The family moved to New Concord, soon after his birth, his father started his own business, the Glenn Plumbing Company. Glenn Jr. was only a toddler when he met Anna Margaret Castor, who would become his wife. The two would not be able to recall a time, he first flew in an airplane with his father. He became fascinated by flight, built model airplanes from balsa wood kits. Along with his adopted sister Jean, he attended New Concord Elementary School, he washed cars and sold rhubarb to earn money to buy a bicycle, after which he took a job delivering The Columbus Dispatch newspaper. He was a member of the Ohio Rangers, an organization similar to the Cub Scouts, his boyhood home in New Concord has been restored as a historic house education center. Glenn attended New Concord High School, where he played on the varsity football team as a center and linebacker, he made the varsity basketball and tennis teams, was involved with Hi-Y, a junior branch of the YMCA. After graduating in 1939, Glenn entered Muskingum College, where he studied chemistry, was a member of the Stag Club fraternity, played on the football team.
Annie majored in music with minors in secretarial studies and physical education while competing on the swimming and volleyball teams. Glenn earned a private pilot license and a physics course credit for free through the Civilian Pilot Training Program in 1941, he did not complete his senior year in residence or take a proficiency exam, both required by the school for its Bachelor of Science degree. When the United States entered World War II, Glenn quit college to enlist in the U. S. Army Air Corps, he was never called to duty by the Army, enlisted as a U. S. Navy aviation cadet in March 1942. Glenn attended the University of Iowa in Iowa City for pre-flight training and continued at Naval Air Station Olathe in Kansas for primary training, where he made his first solo flight in a military aircraft. During advanced training at Naval Air Station Corpus Christi in Texas, he accepted an offer to transfer to the U. S. Marine Corps. Having completed his flight training in March 1943, Glenn was commissioned as a second lieutenant.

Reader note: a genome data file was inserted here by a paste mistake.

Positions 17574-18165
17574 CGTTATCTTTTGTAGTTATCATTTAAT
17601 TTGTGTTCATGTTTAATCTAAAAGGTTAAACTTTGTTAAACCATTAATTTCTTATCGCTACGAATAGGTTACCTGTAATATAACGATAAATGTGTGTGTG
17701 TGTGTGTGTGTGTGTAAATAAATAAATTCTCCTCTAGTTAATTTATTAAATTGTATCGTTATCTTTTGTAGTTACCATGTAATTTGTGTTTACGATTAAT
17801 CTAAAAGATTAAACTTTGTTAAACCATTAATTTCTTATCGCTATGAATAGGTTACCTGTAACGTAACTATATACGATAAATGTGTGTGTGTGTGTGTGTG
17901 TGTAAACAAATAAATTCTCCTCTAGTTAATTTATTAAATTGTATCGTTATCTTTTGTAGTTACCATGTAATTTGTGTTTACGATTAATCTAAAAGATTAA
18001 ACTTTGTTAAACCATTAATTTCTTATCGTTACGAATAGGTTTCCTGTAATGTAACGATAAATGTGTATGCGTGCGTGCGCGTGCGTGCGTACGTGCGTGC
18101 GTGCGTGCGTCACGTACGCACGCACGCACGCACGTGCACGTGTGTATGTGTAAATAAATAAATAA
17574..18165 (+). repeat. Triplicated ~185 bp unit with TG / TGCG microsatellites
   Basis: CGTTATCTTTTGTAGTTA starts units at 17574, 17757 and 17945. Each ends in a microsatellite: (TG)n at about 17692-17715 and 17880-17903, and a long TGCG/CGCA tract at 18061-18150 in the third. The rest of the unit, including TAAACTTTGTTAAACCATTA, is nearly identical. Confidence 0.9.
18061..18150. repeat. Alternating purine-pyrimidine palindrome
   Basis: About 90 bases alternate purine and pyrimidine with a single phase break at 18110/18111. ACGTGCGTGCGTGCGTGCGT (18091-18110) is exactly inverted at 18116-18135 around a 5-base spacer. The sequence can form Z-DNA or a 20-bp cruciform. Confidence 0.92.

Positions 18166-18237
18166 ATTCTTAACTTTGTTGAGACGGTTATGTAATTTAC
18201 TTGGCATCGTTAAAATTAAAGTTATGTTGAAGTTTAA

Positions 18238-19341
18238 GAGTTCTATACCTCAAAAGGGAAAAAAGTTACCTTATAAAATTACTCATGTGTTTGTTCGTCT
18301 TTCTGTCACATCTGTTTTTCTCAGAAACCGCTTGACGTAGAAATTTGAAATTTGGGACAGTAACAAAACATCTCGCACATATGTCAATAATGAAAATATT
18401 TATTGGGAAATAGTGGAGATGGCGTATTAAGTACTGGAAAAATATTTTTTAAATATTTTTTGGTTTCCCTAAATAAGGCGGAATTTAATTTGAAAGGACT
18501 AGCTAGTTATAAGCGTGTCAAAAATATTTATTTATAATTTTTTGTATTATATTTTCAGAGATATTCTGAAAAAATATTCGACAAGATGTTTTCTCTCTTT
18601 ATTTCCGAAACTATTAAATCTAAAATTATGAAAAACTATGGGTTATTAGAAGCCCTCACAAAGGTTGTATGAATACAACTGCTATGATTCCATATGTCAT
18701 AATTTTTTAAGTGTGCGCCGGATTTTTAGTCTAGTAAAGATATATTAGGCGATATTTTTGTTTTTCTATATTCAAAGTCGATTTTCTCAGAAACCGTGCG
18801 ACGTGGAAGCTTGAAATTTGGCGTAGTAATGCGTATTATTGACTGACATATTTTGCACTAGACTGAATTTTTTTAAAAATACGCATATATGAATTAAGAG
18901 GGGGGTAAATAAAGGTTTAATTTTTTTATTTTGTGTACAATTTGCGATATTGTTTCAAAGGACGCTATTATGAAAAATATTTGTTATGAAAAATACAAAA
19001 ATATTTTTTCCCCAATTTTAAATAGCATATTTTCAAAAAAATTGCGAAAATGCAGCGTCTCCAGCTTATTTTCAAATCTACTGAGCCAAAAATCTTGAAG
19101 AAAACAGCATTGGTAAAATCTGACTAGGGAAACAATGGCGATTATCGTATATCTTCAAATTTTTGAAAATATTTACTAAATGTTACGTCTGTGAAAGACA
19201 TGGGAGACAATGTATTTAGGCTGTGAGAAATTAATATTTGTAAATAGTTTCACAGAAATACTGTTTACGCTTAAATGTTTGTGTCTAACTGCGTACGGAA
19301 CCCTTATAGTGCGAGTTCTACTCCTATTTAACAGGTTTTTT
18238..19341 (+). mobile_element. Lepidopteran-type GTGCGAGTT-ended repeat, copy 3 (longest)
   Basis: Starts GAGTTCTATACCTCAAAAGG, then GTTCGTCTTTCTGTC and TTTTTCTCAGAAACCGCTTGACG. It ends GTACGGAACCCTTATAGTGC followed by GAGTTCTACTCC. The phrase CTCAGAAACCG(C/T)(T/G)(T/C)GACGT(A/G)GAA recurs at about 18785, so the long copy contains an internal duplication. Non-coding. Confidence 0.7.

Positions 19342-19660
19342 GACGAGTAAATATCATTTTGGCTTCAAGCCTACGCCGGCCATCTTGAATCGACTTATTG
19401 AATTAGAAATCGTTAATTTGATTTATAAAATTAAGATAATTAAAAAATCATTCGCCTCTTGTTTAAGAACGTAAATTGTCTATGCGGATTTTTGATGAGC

After advanced training at Camp Kearny, California, he was assigned to Marine Squadron VMJ-353, which flew R4D transport planes from there. Glenn married Annie in a Presbyterian ceremony at College Drive Church in New Concord, Ohio, on April 6, 1943; the fighter squadron VMO-155 was at Camp Kearny flying the Grumman F4F Wildcat. Glenn approached the squadron's commander, Major J. P. Haines, who suggested that he could put in for a transfer; this was approved, Glenn was posted to VMO-155 on July 2, 1943, two days before the squadron moved to Marine Corps Air Station El Centro in California. The Wildcat was obsolete by this time, VMO-155 re-equipped with the F4U Corsair in September 1943, he was promoted to first lieutenant in October 1943, shipped out to Hawaii in January 1944. VMO-155 became part of the garrison on Midway Atoll on February 21 moved to the Marshall Islands in June 1944 and flew 57 combat missions in the area, he received two Distinguished Flying Crosses and ten Air Medals. At the end of his one-year tour of duty in February 1945, Glenn was assigned to Marine Corps Air Station Cherry Point in North Carolina to Naval Air Station Patuxent River in Maryland.